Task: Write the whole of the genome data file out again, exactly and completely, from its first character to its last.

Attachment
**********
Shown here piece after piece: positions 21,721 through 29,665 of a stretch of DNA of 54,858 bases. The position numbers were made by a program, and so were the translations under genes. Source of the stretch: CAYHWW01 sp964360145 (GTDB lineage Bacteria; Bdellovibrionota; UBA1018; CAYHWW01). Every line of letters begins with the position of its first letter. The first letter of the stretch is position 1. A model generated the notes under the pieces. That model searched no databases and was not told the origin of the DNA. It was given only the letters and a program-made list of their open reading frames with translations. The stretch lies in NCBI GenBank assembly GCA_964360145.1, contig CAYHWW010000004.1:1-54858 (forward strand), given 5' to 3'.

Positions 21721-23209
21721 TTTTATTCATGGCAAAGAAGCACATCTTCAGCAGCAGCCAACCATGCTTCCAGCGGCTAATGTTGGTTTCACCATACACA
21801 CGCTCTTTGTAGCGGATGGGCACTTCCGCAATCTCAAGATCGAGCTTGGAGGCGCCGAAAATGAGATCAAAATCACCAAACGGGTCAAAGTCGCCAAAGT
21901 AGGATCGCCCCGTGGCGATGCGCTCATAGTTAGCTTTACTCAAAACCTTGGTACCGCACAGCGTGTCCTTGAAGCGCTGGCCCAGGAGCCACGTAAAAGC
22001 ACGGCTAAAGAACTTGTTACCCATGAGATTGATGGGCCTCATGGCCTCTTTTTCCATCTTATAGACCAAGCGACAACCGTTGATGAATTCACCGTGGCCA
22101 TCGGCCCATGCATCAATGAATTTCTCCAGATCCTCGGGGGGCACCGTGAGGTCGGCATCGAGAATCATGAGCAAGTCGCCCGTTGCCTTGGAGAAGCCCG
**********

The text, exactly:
Shown here piece after piece: positions 21,721 through 29,665 of a stretch of DNA of 54,858 bases. The position numbers were made by a program, and so were the translations under genes. Source of the stretch: CAYHWW01 sp964360145 (GTDB lineage Bacteria; Bdellovibrionota; UBA1018; CAYHWW01). Every line of letters begins with the position of its first letter. The first letter of the stretch is position 1. A model generated the notes under the pieces. That model searched no databases and was not told the origin of the DNA. It was given only the letters and a program-made list of their open reading frames with translations. The stretch lies in NCBI GenBank assembly GCA_964360145.1, contig CAYHWW010000004.1:1-54858 (forward strand), given 5' to 3'.

Positions 21721-23209
21721 TTTTATTCATGGCAAAGAAGCACATCTTCAGCAGCAGCCAACCATGCTTCCAGCGGCTAATGTTGGTTTCACCATACACA
21801 CGCTCTTTGTAGCGGATGGGCACTTCCGCAATCTCAAGATCGAGCTTGGAGGCGCCGAAAATGAGATCAAAATCACCAAACGGGTCAAAGTCGCCAAAGT
21901 AGGATCGCCCCGTGGCGATGCGCTCATAGTTAGCTTTACTCAAAACCTTGGTACCGCACAGCGTGTCCTTGAAGCGCTGGCCCAGGAGCCACGTAAAAGC
22001 ACGGCTAAAGAACTTGTTACCCATGAGATTGATGGGCCTCATGGCCTCTTTTTCCATCTTATAGACCAAGCGACAACCGTTGATGAATTCACCGTGGCCA
22101 TCGGCCCATGCATCAATGAATTTCTCCAGATCCTCGGGGGGCACCGTGAGGTCGGCATCGAGAATCATGAGCAAGTCGCCCGTTGCCTTGGAGAAGCCCG